The UK is bidding to become a world hub for Islamic finance with the launch of a £200 million Sharia bond early next year. The government hopes that this will encourage Islamic investment into all sorts of British enterprises. There are also plans for an Islamic index at the London Stock Exchange so that investors can track companies that engage in Sharia-compliant activities. The main difference between a high street bank product or investment and an Islamic one is that a strict interpretation of the Koran prohibits investors making money from simply lending it. This means that customers with an Islamic savings or current account are not paid interest on their deposits and borrowers with an Islamic mortgage do not pay interest on their debt. Instead home buyers have the option of a scheme in which the bank buys the property and then leases it to the customer or one where the bank again buys the property but sells it to the customer at a profit. The customer then pays off the profit through fixed repayments.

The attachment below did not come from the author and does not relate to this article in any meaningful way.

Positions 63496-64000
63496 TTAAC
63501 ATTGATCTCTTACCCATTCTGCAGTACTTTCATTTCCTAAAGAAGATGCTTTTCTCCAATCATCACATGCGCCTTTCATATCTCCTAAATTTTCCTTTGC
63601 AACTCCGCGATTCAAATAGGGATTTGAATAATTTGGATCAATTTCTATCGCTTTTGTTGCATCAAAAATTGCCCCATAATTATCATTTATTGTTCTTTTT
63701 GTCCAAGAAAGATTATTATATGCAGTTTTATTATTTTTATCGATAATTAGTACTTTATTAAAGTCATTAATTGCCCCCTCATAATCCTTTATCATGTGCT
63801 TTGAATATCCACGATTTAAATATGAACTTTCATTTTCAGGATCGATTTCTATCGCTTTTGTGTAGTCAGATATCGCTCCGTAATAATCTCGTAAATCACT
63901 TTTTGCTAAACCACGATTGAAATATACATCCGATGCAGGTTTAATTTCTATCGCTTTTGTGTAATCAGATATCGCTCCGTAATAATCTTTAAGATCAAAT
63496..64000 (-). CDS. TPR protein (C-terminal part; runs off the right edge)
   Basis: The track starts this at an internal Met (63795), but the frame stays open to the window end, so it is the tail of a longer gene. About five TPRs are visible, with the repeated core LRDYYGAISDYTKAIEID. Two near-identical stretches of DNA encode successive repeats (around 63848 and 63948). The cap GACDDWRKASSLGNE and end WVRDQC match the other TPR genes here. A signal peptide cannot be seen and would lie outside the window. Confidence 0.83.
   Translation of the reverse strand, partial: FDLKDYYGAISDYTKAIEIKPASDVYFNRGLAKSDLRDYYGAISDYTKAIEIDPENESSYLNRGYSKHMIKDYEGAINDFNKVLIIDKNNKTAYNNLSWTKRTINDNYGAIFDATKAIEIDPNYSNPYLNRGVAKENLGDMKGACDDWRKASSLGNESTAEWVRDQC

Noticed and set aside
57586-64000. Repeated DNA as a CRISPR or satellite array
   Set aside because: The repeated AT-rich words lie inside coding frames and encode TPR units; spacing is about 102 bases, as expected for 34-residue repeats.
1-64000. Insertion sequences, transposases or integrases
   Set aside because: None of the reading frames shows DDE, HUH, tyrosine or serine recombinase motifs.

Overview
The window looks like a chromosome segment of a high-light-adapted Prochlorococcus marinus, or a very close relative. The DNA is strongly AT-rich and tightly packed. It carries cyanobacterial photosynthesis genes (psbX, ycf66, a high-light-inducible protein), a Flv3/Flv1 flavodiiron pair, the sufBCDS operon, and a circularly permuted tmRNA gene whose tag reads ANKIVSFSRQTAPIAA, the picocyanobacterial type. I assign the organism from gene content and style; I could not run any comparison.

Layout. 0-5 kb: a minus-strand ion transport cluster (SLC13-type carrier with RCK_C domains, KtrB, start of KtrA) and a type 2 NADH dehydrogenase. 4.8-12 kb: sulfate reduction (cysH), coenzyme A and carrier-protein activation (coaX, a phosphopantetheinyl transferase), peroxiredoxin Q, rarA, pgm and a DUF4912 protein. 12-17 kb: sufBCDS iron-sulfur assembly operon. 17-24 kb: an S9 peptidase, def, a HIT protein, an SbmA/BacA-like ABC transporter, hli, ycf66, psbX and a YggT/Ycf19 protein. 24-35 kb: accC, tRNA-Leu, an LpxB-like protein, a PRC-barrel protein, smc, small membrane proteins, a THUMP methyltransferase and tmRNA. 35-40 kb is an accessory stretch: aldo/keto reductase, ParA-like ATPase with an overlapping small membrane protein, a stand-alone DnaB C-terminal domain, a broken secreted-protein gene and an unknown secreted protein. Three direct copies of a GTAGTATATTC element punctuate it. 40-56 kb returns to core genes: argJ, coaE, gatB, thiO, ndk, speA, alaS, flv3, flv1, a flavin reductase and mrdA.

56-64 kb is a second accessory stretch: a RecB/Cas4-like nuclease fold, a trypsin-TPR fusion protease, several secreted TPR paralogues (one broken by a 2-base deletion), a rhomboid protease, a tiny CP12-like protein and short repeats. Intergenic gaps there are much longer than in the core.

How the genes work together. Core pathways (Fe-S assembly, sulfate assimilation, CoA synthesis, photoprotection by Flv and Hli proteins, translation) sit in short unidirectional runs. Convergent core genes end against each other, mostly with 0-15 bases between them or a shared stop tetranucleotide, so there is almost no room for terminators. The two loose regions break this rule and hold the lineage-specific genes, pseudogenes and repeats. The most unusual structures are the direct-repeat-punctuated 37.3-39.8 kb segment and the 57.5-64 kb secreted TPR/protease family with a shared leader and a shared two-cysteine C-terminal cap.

If all this seems to be a bit contrived, well it is. Stricter Muslims spurn Islamic banking because they consider paying a fee to account holders is simply rebranding interest payments. It is hard to argue with this view. More moderate Muslims on the other hand say that the Prophets objection was to ‘usury’, the charging of exorbitant interest, as opposed to commercial rates. All this is pretty immaterial though and all advisers, most particularly those who are claiming to be ‘independent’, should keep themselves up to date with these products and be prepared to advise on them where necessary.
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